Peace Corps Director Urges Graduates to Consider Public Service

June 9, 2003

WASHINGTON, D.C., June 9, 2003 - Peace Corps Director Gaddi H. Vasquez will address more than 7,000 graduates this commencement season from four universities and one community college. As the keynote speaker, Director Vasquez will highlight the opportunities and responsibilities that stem from education, and challenge the graduates to make a commitment to service.

“Ladies and Gentlemen of the graduating class of 2003, I challenge you to embrace the ideal of service to others. Whether it be a local or community based organization or the Peace Corps, you can be the architect of hope for those with the greatest needs in our society and throughout the world. You can be the generation that sets a new standard of service to others. You can be the generation that makes service to others a way of life and not a condition of having extra time on your hands. You can be the generation that achieves peace, not merely for Americans, but peace for all men and women. You can be the generation that builds a new era of hope, opportunity, and peace,” stated Director Vasquez to the graduates of his alma mater, the University of Redlands.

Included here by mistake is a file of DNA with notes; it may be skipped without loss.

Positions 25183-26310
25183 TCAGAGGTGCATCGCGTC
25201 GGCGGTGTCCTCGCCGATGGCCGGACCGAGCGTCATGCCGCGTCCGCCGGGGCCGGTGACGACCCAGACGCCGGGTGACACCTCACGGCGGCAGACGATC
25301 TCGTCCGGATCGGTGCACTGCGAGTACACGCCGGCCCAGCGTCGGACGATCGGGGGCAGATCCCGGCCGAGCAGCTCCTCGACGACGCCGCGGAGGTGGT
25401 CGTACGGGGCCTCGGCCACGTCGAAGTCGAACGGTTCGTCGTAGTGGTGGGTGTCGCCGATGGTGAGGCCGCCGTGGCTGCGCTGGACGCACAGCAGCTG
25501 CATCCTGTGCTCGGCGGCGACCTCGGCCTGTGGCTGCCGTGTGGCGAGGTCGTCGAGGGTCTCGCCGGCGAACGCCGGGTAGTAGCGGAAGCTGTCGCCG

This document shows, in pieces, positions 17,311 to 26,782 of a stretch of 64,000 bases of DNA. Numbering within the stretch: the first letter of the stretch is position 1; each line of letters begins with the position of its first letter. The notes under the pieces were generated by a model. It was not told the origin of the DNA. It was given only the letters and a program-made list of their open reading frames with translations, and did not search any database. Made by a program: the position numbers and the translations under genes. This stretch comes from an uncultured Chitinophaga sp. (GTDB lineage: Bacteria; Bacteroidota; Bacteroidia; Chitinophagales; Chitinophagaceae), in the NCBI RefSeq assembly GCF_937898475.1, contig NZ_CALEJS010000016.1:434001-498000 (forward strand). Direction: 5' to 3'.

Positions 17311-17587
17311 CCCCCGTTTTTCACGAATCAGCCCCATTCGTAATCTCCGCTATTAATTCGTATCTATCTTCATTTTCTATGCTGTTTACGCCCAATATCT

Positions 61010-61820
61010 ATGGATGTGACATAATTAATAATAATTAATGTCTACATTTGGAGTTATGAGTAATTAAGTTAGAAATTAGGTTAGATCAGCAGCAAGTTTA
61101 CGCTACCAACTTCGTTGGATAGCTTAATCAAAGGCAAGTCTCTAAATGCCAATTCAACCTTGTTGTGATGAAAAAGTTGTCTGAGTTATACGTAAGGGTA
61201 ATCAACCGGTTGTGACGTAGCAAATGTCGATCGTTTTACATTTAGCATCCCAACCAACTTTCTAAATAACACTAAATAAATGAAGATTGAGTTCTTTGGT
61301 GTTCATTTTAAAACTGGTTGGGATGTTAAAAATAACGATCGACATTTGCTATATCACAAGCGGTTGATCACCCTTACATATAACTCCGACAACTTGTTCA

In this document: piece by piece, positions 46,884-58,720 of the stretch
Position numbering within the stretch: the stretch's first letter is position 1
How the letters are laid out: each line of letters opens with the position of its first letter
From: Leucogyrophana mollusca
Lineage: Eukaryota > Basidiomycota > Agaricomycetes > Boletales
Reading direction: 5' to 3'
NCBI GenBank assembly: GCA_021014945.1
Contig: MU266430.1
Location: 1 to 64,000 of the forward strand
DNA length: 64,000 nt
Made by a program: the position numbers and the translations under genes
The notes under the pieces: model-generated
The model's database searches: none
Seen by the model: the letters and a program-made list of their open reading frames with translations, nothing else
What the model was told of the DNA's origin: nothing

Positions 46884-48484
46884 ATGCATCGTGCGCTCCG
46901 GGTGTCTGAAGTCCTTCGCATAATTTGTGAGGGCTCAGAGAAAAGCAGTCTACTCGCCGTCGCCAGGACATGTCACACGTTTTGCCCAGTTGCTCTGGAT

Director Vasquez began his commencement speaking engagements on May 17 and is speaking at a commencement nearly every weekend through the middle of June. While addressing the graduates of the University of La Verne in Southern California, University President Stephen Morgan conferred a Doctor of Humane Letters Degree to Director Vasquez. The university estimated nearly 12,000 guests attended the ceremony.

Director Vasquez will wrap up the commencement season June 13 at Kingsborough Community College in Brooklyn, New York. Founded in 1963, Kingsborough Community College is one of the largest community colleges in the region, serving approximately thirty thousand students per year. Kingsborough serves a widely diverse student population and ranks among the top community colleges in the country in associate degrees awarded to minority students.

Since 1961, more than 168,000 volunteers have served in the Peace Corps, working in such diverse fields as education, health, HIV/AIDS education and awareness, information technology, business development, the environment, and agriculture. Peace Corps volunteers must be U.S. citizens and at least 18 years of age. Peace Corps service is a two-year commitment.

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